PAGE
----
Alicia Svigals / Chassidic Breeze

differently cheezy and they can't spell Marty Confurious' name! Chassidic Breeze
Zalman Goldsein/Jewish Learning Group, Inc., re-released 2010

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This is a re-release of a wonderful CD, originally credited to the "The Nikolayev Kapeliah" and now credited as "Chassidic Breeze." I am referring to it as an Alicia Svigals CD because that is what it seems to be. I want to anchor the content to someone, and it appears to be her project! I should note that despite the new, differently cheezy cover, the inability to spell Marty Confurious' name (and the inability to spell "KlezmerShack" on the Jewish Learning Group webpage), this CD holds up marvellously after a decade. I wouldn't have thought it necessary or possible to improve, but Goldstein has added the amazing Aaron Alexander on drums and done a wonderful remix. He also removed an unrelated, uncredited track from another band that opened the original recording. Even if you love the original, as I do, this is one case where the remix is even better. Having said that, I leave you with my review from almost a decade ago:

This could just as easily be called "The amazing Alicia Svigals and friends play chasidic nigunim." By the middle of the opening medley, as Svigals violin reaches supersonic speed and virtuosity, the blind are walking and the lame are seeing. But it isn't all Svigals. Bass duties are shared by veteran Marty Confurious (most recently mentioned on these pages supplying bass to Adrienne Greenbaum and friends ) and Nicki Parrot (Svigals' bandmate in Mikveh). Then there is that amazing plucked instrument guy, Jeff Warschauer, and master accordionist Sy Kushner. And the audience.

What we have here, are a couple hundred years or so of hassidic melodies, most of which reflect their very eastern European folk roots, occasionally, as on "Tal Yasis", reflecting Jewish Cantorial modes, performed on accoustic instruments by people who have been doing this for a long, long time. And, as is true any time you get good musicians together who like each other, playing music that they love, the result is something very special. The switch back and forth between three such masterful solists as Svigals, Warschauer, and Kushner keeps everything fresh. In fact, if it weren't for the physical production: cheesy CD cover and mistakes in the liner typography, I'm not sure what I'd find to complain about.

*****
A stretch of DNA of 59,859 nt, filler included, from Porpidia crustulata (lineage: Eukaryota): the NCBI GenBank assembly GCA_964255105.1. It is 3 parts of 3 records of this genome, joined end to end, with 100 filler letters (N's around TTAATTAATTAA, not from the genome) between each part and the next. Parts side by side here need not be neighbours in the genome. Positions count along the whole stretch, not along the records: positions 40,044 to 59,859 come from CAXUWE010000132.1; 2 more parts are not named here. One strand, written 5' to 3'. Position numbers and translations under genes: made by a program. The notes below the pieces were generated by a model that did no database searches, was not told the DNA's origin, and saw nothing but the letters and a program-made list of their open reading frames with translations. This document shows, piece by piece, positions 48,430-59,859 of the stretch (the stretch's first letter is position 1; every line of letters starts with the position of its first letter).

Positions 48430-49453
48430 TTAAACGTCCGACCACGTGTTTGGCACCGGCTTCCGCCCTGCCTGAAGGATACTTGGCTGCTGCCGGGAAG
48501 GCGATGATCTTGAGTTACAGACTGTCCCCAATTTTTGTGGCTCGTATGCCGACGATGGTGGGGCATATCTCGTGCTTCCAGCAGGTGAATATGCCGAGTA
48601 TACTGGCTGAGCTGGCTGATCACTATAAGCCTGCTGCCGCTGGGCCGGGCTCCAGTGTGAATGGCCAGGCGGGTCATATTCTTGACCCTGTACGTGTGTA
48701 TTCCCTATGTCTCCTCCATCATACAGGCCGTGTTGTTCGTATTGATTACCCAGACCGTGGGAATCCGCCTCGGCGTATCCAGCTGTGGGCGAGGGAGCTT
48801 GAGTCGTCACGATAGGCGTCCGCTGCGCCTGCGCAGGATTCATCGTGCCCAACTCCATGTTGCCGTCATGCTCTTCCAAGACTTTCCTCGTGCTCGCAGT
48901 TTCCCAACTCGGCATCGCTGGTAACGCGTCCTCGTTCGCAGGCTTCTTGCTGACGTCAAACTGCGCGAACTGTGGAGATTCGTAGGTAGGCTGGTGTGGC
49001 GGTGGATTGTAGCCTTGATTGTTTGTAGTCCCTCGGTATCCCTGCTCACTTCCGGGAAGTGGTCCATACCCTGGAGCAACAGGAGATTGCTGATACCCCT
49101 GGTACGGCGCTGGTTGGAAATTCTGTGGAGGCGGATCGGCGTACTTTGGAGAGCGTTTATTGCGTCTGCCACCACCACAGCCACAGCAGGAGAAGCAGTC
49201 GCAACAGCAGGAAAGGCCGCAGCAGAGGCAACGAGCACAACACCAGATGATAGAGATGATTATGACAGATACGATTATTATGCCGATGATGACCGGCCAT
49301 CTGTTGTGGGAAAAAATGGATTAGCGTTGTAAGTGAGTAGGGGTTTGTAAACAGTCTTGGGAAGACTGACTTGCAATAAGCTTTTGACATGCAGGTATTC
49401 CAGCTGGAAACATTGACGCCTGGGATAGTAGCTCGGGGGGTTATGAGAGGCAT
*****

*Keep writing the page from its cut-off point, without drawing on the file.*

What makes a nign a "nign", as opposed to "klezmer music"? I'm not sure. Some nigunim are clearly for dancing. But nigunim, "nigns" are also used to enter an active meditative state, where the repetition of the melody over and over induces trance. (This may be why nearly half of them seemed to be called "Nigun Hisvaadus"--"Becoming-Oneness tune".) So, think of this as pre-electronica trance music. But then, as Svigals put it recently, "[when] you listen again, imagine the melodies being sung with those Hasidic syllables [e.g., "ya ba bai" or "chiri bim chiri bam"] and some table banging!"

And, yet, there are runs, like the intense, bluegrass train-whistle-blowing part of "Mashke", with Svigals and Warschauer and Kushner working back and forth that are less trance by repetition than trance by sheer virtuosity and wonder. And, sometimes, as on the "Nigun L'Shabbos V'Yom Tov" that follows, or "Nigun Hisvaadus" and "Nugun Gaaguim", there is a quiet captured by that same virtuosity that evokes a different road to meditative wonder. Warschauer's mandolin is perfect. Kushner's accordion sublime. Svigals violin consciousness-transforming. And, sometimes, as I thought the first few times through, without looking at the liner notes, letting it all wash over me, it sounds like that wonderful cross, mentioned earlier, between Russian balalaika music and Jewish cantorial singing. Not to be missed. And don't forget to tell your friends, the balalaika music fans, as well.

Reviewed by Ari Davidow 3/23/03

Personnel this recording:
Alicia Svigals: violin
Jeff Warschauer: mandolin
Sy Kushner: accordion
Marty Confurious: bass
Nicki Parrot: bass
Aaron Alexander: drums


  1. Nigun Rikud (Sefer Hanigunim No. 167) 3:43
  2. Ashreinu (Sefer Hanigunim No. 268) 3:18
  3. Mashke 4:39
  4. Shabbos V'Yom Tov (Sefer Hanigunim No. 93) 3:52
  5. Nigun Hisvaadus (Sefer Hanigunim No. 130) 2:33
  6. Nigun Gaaguim (Sefer Hanigunim No. 92) 3:49
  7. Nigun Simcha (Sefer Hanigunim No. 149) 1:54
  8. Tal Yasis (Sefer Hanigunim No. 50 - 51) 4:52
  9. Ochein Atoh (Sefer Hanigunim No. 105) 4:10
  10. Ech Du (Sefer Hanigunim No. 325) 2:08
  11. Nigun Hisvaadus II (Sefer Hanigunim No. 120) 4:55
  12. Nigun Simcha II (Sefer Hanigunim No. 337) 2:56
  13. Nigun Hisvaadus III 3:13
  14. Nigun Hisvaadus IV (Sefer Hanigunim No. 123) 2:36
  15. Klimovitcher Nigun (Sefer Hanigunim No. 208) 1:24
  16. Nigun Binyomin Althoiz (Sefer Hanigunim No. 115) 2:31
  17. Kol Bayar (Sefer Hanigunim No. 23) 3:13

All tunes appear to be from Chasidic tradition, as recorded in Sefer Hanigunim.

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